For us, since we were spending 5% over our income on average every month, we needed to find places to cut expenses. I simply went through each category and assessed them.
First thing was the grocery budget. Here is a place I knew I could gain major financial ground. If you remember we were spending on average $1200 a month for three people! Uugh! I knew I could get it down to $600 a month and I did. Then I tried for $500 a month. Did that. Now I'm working at $400 a month and I think I'll make it this month. What did I do? I studied what others were doing. A great source is Coupon Mom. I also started cooking a lot more and from scratch. Now we use a combination of coupon/sales and large discount warehouses such as Sam's Club.
Some things we basically elimated all together. Like what you ask? Like no more dry cleaning, next to no dining out (big one), very little entertainment that wasn't free or close to free. No more housekeeper. No more babysitter and since we don't go out anymore that hasn't been an issue. No more manicures, pedicures or massages. Sigh :(
I also cut some budget categories down to almost nothing. Clothing for example is usually less than $10 a month. I've learned to shop at yard sales and thrift shops. If I do need to purchase some clothing, usually for my son, that I wasn't able to find used, I budget for it that month. Like if I know he is going to need some new shoes or jeans. Before you snub your nose at thrift shop and yard sale finds let me tell you that I am a fashionista in a big way. I swoon for anything Louis Vuitton. I am into designer clothes big time so if I can make this work I know you can. Just yesterday I was in our local thrift shop and saw a Dolce and Gabana shirt for $3.49. Looked brand new just not my size.
So on went the process of putting together a budget. Once we had it together and printed it out all that was left was to follow it. Now, you can do this one of two ways. You can make an envelope for each category and put the cash in at the beginning of the month. When the cash runs out no more spending. This is what Dave Ramsey advises. Or, you can simple write down your expenses directly on the budget you printed off your computer, subtracting left over spending cash from appropriate categories.
We kind of use a combo of both. We have found that on things like utilites, car paymets, etc, it is easier just to write the expense down and subtract it out. For things like vet bills, groceries, big ticket items that we have to save a few months for the envelope system works best. You will figure this out on your own. Again, it takes a few months to get the hang of it so don't get discouraged.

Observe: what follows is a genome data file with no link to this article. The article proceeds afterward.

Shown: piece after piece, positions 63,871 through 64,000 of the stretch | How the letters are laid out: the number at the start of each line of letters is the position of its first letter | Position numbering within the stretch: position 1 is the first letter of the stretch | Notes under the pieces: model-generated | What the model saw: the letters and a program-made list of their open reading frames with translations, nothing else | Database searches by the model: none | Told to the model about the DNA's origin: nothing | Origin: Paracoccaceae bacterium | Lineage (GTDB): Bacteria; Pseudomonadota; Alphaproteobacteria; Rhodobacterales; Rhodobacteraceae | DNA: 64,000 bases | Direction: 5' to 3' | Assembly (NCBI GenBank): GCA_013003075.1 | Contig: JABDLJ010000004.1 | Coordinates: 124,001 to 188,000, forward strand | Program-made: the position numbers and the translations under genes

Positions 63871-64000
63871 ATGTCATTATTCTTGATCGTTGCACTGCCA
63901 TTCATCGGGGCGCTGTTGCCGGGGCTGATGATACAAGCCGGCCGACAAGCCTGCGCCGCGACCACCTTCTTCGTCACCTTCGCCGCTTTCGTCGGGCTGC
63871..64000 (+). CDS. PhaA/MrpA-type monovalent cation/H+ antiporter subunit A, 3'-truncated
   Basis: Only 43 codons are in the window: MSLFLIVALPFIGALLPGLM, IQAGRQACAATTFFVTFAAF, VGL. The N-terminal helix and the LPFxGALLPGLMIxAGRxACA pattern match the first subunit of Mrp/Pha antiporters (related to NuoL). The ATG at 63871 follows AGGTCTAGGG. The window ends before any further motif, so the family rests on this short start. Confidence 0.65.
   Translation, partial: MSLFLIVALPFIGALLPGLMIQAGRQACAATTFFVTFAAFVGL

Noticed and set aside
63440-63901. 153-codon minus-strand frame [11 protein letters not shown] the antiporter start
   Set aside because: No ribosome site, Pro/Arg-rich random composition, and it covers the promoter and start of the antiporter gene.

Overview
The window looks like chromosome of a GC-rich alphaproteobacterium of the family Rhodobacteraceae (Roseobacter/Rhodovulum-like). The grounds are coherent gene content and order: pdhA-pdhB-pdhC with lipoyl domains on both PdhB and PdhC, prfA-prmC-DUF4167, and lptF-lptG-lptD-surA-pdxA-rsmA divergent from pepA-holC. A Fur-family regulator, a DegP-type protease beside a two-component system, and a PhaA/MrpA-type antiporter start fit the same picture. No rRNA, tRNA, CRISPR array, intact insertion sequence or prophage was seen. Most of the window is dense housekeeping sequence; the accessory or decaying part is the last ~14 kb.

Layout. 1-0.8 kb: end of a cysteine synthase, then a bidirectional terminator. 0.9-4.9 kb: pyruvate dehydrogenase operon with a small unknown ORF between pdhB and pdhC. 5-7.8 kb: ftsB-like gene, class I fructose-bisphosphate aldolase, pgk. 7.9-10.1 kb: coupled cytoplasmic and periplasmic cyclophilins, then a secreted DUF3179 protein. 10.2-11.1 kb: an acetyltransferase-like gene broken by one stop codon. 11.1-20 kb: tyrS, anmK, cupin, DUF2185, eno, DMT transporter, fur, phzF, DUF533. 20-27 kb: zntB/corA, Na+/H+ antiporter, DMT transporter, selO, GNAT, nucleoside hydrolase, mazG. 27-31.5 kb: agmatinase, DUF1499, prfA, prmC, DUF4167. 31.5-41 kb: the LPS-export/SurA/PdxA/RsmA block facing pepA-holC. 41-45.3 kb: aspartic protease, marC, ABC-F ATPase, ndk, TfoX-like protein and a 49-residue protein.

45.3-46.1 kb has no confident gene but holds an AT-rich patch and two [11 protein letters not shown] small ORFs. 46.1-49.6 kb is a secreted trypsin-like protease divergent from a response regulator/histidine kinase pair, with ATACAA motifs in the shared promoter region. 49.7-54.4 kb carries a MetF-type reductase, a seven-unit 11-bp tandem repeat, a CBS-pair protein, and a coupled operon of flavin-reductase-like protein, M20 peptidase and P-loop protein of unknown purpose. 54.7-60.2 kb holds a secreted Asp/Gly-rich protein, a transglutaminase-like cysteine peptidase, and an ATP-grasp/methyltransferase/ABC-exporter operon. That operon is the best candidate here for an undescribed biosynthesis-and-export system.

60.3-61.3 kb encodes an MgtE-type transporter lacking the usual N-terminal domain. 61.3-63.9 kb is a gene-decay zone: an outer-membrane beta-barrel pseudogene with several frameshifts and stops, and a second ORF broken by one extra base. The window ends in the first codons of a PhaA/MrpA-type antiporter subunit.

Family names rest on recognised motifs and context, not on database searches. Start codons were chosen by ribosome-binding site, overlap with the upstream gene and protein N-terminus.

One other thing Dave advises and I recommend, is to list all your expenses, smallest to largest on a piece of paper. I made this in Word on the computer so I could adjust it each month. Then we taped it onto the refrigerator. Nothing makes you think twice about spending extra money then staring at your debt all day everyday. Also, it is out in the open and we discuss it casually with our son. One of the great bonuses of this process is that we are teaching Ethan how to handle money properly and he is getting too see what NOT to do first hand via mom and dad.
Each month then I update the new balances on the debt and use the yellow highlight button in Word to cross out whatever was paid off. Boy are those days fun. Almost as good as (no it is as good as) purchasing a brand new pair of heels hot off the Must-Haves list for Spring. It is always a big celebration around our house.
So we made our budget and followed it. By the start of our second month we paid off our first credit card! Yeah!! I did this great little happy dance around the house for that one. That debt represented 6% of our overall debt. Just so you understand how enormous that accomplishent was it was the equivalent of several thousand dollars. We had gone from spending 5% over our income each month to paying off 6% of our debt. We felt fantastic and for the first time in a long time in control of our future and finances.
Next week I'll talk about how the next several months went as well as explain Baby Steps One and Two according to Dave. I'll also address replys I hear often from people who think this can't be done or how it is simply too strict or my favorite one, " I want to have a life." Of course I highly recommend you refer to Dave Ramsey for details. He also has some budgeting tools on his website if you need them. Until then...
Click here to go on to "Get Out of Debt - Part 5."
Have an amazing Day! Jamie